Of witches and mermaids

Book review: Tangleweed and Brine by Deirdre Sullivan (Little Island)

Deirdre Sullivan.

Deirdre Sullivan.

JUST PICKING up Deirdre Sullivan's Tangleweed and Brine is a pleasure. There is a tactile joy in holding it and when opened, wandering through its pages, enjoying the design and wonderful illustrations by Karen Vaughan.

The 13 stories in the book are based on 13 classic fairy tales, seven of which are Tangled Tales Of Earth –Tangleweed - and six are 'Salty Tales Of Water – Brine. However the blurb at the back suggests these are far from our idea of the traditional fairy tale. These are, "tales of blood and intrigue, betrayal and enchantment, not for the faint hearted or damsels in distress". The stories “challenge us to rethink what the destinies of young women were in traditional fairy tales”.

There is an underlying theme of violence and cruelty against women inherent in the stories. The first story, based on Cinderella, does not quite finish with the prince and heroine living happy ever after: “Unremembered colours, rancid tongues that slaver but was clean. Well-met dangers, safety of a little worried maiden, hurry, hurry. Hoods are funny things. Mostly dark evoking executioners. Eyelid flicker. Wet salt upon fur."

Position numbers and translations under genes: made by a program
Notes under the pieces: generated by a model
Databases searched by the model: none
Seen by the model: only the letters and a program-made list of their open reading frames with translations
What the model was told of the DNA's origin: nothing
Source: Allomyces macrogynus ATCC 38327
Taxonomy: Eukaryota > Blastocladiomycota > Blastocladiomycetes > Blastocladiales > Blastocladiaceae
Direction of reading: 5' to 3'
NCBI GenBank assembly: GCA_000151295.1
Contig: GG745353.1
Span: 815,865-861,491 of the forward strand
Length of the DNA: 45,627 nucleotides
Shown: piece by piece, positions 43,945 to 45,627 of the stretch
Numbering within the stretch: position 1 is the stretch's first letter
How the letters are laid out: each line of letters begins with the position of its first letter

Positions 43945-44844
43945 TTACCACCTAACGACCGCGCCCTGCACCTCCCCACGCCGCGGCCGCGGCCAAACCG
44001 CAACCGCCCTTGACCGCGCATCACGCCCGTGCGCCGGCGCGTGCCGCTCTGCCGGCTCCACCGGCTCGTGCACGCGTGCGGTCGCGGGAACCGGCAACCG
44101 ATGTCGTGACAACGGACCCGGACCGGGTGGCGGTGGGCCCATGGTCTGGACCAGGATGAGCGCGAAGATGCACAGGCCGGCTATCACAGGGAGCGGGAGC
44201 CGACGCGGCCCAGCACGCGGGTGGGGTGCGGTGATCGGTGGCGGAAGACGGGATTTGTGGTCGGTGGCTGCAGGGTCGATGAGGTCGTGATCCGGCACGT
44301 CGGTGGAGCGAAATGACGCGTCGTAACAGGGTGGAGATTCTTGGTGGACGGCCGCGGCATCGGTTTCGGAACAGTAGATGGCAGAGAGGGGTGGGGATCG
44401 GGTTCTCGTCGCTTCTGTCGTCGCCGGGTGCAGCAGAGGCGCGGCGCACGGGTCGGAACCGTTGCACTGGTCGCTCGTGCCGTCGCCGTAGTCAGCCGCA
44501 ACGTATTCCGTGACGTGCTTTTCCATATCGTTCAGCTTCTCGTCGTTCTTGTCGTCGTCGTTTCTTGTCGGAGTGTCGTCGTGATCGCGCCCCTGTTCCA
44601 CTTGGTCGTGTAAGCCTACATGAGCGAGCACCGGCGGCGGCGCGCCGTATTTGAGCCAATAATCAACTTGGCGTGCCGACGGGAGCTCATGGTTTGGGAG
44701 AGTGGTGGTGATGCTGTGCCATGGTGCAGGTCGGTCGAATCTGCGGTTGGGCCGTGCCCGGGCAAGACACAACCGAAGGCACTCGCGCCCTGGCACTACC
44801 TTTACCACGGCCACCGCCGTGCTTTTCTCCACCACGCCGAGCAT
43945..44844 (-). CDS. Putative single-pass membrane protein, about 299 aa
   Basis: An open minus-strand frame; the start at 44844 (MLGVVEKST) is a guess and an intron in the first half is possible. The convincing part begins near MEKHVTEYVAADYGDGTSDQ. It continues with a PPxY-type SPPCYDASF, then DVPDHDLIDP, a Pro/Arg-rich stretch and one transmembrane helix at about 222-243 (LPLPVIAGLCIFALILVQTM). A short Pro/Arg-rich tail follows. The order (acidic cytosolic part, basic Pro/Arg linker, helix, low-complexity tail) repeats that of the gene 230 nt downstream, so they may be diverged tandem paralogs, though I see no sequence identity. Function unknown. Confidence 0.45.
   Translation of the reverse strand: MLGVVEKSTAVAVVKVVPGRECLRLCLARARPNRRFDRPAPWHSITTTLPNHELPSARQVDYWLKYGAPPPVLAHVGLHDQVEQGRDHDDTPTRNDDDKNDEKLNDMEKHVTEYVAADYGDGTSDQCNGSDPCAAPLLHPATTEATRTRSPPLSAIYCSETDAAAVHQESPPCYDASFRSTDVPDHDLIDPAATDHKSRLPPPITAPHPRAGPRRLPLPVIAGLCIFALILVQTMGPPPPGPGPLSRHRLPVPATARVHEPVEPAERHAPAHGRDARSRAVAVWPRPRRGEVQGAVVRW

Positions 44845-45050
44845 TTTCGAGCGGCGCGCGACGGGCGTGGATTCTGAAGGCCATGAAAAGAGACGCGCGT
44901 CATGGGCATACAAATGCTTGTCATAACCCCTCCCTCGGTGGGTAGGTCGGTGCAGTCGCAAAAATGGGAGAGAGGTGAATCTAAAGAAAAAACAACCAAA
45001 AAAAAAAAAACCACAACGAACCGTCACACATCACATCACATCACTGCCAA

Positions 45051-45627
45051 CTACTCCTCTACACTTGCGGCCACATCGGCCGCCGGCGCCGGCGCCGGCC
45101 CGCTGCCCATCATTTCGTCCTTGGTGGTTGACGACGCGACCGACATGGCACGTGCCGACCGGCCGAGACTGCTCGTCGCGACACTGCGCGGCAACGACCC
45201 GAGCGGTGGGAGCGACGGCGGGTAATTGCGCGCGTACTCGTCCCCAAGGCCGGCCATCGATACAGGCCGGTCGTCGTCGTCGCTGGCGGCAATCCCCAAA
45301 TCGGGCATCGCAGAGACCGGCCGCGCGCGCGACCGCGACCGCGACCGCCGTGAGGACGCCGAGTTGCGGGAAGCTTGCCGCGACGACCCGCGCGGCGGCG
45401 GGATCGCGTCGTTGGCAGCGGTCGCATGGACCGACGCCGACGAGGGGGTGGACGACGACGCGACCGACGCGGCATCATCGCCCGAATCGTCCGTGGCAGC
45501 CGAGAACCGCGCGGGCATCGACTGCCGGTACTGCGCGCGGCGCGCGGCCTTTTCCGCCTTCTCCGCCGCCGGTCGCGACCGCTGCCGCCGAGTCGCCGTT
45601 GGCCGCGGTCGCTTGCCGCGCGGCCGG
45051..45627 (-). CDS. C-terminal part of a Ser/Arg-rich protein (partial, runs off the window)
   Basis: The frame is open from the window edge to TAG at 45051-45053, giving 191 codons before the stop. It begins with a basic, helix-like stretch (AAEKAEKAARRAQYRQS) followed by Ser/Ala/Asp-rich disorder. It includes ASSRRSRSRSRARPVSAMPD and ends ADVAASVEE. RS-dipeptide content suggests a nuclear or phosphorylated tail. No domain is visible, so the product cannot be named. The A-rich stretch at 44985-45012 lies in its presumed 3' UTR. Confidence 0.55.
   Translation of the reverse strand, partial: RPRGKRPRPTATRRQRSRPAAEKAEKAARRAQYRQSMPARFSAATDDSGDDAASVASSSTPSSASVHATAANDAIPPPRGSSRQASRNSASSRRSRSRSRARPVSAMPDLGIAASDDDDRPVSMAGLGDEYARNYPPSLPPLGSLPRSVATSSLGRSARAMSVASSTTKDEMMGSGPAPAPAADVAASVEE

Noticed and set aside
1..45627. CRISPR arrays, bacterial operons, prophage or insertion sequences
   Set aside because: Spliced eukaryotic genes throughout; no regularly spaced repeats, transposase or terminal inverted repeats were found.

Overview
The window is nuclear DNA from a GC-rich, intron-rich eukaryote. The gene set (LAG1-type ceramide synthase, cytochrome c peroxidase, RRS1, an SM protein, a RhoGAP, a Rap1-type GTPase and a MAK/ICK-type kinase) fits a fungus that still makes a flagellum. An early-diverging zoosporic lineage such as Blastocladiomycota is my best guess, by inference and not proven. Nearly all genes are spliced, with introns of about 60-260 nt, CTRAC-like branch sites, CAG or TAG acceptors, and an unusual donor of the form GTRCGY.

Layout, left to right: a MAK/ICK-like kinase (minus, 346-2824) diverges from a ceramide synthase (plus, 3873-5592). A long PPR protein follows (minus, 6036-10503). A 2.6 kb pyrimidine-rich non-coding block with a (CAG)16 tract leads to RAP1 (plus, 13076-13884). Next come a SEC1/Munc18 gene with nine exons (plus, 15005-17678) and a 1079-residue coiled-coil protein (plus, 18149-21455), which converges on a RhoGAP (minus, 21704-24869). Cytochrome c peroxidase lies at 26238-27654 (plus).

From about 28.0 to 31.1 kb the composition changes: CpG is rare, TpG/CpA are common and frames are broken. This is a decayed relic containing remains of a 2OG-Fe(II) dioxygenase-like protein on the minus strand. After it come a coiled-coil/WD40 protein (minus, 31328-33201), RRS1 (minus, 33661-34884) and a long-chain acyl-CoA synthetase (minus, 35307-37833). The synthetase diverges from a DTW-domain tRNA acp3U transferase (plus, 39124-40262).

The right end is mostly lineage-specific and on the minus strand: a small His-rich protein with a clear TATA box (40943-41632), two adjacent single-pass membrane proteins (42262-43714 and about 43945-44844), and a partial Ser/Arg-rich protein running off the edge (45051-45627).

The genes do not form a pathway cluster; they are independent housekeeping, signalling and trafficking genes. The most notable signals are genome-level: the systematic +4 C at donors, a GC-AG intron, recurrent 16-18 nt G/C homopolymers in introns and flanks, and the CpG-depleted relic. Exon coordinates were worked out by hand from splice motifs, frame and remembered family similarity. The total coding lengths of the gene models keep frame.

Sullivan’s prose has the same dark, powerful, intensity throughout the book, an intensity which heightens the sense of foreboding throughout the stories, and greatly enhanced by the superb writing.

As the book is published by Little Island it is almost certainly aimed at a young adult audience, it has to be said that it comes with a health warning. In fact, some adults would find the content perturbing, as Sullivan pulls no punches in her version of the stories. As with the first story neither 'Once Upon A Time' nor 'Happy Ever After' comes into the narrative in any of the stories. The hero victim of these stories is the young female adult in the uncaring world of today.

The subjugation of woman, specifically young adult women is crystallised in 'Doing Well' (The Frog Princess ); “He may clamber upon your lap. This will leave a stain that’s shaped like he is. You are to smile, to listen to him. Your body may begin to respond with panic. Force this far away, and if you cannot quell it all entirely, pretend arousal. This will be believed. He is a prince."

Tangleweed and Brine has the makings of a modern classic and Sullivan may carry the dubious mantle of being a prophet in her own time. Hugely poetic, at times visceral, the narrative voice is powerful, unrelenting, and always energetic. Using the genre of the classic fairy tale, it is an anguished appeal by the young female adult for love, understanding, and empathy from a uncaring brutal world. It is a book to be taken seriously.

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